THOUGH it was a few years ago, I still vividly remember an elderly acquaintance telling me about his perilous journey from East Punjab to Multan during partition. The gentleman was 13 years old in 1947, but still seemed very uncomfortable. I later found out he had lost many close family members during partition. But he was thankful to have lived in Pakistan and to have heard Mr Jinnah address refugees like him at the Walton Refugee Camp in Lahore.
To be honest, it is bewildering to have come across people who were optimistic about the future prospects of the new nation despite witnessing the horrifying carnage. Unfortunately, the lack of improvement in our living standards has compelled many in our present generation to ask whether partition was a false dawn.
Despite the grim inheritance of partition, Pakistan did not lag behind in economic growth in the period before 1993. Pakistan’s economic growth only slowed down in the period between 1993-2020, with only two years of six per cent growth compared to India’s 18. It was only in 2007 that India’s per capita income surpassed Pakistan’s.
Economic growth does not tell the whole story, of course. There is also a need to look at the Human Development Index score, which measures improvements in literacy, heath and income. Data from the most recent Human Development Report shows that with an HDI score of 0.557, Pakistan ranks 154 out of 189 countries — Bangladesh and India come in at 133 and 131, respectively. This report further shows that Pakistan’s HDI score is 13pc below the average HDI in South Asia and thus Pakistan ranks at the bottom of the entire region.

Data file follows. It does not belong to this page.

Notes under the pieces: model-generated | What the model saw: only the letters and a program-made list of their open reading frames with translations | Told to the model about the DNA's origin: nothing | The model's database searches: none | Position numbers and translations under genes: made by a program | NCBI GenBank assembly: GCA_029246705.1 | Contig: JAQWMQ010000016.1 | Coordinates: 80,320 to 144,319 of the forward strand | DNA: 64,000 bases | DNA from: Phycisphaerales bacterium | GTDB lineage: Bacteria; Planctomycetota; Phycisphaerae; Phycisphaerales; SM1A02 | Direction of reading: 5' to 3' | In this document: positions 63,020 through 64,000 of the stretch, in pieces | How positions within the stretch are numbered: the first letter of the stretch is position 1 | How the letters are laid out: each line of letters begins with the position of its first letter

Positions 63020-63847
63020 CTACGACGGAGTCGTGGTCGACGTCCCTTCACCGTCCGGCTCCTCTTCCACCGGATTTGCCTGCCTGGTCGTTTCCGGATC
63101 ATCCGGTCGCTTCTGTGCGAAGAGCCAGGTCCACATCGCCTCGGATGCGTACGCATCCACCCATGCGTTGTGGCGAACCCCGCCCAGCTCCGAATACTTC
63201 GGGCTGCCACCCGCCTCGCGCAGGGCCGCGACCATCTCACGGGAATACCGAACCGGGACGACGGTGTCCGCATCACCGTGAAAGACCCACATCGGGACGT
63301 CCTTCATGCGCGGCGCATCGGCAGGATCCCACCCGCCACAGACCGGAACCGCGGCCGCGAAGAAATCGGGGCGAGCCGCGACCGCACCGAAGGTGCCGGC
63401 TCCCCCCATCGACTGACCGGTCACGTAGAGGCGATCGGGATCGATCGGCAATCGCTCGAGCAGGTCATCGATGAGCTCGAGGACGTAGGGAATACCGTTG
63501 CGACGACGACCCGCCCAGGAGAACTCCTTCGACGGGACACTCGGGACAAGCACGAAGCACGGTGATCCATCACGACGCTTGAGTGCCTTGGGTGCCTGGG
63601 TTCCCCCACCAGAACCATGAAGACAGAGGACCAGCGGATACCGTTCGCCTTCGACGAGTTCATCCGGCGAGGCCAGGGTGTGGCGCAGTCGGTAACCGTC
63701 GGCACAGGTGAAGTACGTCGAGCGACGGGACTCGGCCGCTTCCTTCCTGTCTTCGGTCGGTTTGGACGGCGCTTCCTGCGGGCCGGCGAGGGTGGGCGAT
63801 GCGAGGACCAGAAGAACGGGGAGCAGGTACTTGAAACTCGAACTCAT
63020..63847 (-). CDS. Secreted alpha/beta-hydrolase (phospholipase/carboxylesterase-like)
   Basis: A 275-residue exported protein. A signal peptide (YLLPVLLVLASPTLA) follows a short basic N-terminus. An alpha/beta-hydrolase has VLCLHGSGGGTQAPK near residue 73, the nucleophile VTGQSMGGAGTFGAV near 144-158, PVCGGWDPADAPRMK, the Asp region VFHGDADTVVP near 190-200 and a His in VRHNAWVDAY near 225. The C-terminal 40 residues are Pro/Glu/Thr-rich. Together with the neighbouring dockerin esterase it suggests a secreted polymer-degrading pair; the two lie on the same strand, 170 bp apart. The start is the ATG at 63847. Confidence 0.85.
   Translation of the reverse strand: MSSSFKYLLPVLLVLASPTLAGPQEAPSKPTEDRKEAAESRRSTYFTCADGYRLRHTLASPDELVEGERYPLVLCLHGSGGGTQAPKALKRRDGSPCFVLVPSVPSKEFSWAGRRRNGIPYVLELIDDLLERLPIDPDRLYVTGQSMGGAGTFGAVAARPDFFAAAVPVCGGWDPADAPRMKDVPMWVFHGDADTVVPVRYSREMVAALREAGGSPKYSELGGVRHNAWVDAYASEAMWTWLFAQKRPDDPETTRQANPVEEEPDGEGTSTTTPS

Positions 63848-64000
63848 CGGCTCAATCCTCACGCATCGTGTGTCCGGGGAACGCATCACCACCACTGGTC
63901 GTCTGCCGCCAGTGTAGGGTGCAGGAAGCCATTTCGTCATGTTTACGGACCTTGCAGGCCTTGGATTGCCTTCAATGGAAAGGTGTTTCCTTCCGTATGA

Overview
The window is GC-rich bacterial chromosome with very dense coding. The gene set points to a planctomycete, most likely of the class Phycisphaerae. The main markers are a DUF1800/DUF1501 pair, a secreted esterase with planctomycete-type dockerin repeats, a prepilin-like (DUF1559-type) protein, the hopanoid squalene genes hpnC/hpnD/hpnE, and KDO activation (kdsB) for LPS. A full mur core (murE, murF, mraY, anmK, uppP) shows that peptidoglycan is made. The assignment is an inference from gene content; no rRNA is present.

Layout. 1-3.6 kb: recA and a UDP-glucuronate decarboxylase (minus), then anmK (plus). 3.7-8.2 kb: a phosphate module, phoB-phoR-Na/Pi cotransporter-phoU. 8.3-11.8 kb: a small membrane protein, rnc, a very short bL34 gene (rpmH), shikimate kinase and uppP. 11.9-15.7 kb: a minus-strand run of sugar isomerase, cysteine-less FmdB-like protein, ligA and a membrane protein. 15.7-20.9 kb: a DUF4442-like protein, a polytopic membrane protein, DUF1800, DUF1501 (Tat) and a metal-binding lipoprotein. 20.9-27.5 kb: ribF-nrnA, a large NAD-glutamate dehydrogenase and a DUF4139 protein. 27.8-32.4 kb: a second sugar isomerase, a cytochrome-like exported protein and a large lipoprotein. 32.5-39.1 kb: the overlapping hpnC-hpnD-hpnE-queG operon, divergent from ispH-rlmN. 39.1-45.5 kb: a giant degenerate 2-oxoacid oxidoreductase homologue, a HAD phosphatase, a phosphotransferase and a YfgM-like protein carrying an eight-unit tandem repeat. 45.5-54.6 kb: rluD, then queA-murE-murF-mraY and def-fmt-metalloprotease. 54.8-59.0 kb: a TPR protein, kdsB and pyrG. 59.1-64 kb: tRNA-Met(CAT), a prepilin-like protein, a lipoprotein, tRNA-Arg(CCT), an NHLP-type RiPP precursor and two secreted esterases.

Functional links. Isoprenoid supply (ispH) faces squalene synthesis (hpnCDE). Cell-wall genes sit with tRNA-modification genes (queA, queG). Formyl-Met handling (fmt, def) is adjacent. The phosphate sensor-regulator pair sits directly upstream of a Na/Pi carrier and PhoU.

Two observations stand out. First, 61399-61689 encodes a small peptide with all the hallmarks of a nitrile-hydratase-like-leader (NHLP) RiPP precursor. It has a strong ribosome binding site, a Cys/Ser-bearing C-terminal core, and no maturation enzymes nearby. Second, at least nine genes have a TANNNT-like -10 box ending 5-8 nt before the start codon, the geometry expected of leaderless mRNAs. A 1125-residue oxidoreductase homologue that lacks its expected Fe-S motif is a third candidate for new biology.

Raising living standards in Pakistan is going to require a democratic turn.
Data visualisation provided by the Human Development Report reveals additional information. Pakistan saw improvements in its HDI score until 2015, but the pace of improvement became very slow after that. Though India always had an edge in HDI score over Pakistan, Bangladesh’s HDI started catching up with Pakistan’s in the mid-1990s and then leapt ahead from 2010 onwards. Pakistan’s economic growth not only slowed down in the 1990s, actual economic growth was also not inclusive — this can be seen through the rising inequality in Pakistan starting in the 1990s, according to the World Inequality Database.
A deeper analysis of Pakistan’s low HDI score reveals that this score is driven by poor performance in preventing under-five mortality and illiteracy, especially when compared to countries with the same income per capita. The inability to provide these basic facilities even when resources are available is a puzzle, indeed. Solving this puzzle is key to understanding why Pakistan has lagged behind in the South Asian region.
There are theories that offer solutions, but very few have actually focused on the lack of democracy.
The main problem in Pakistan remains that economic growth has been confined to non-productive sectors like real estate, where elites have been able to draw tremendous rents. Elites capture resources in other countries too, but in Pakistan’s case they have not reinvested in broad-based economic production, which could have helped boost exports and create solid, middle-class jobs.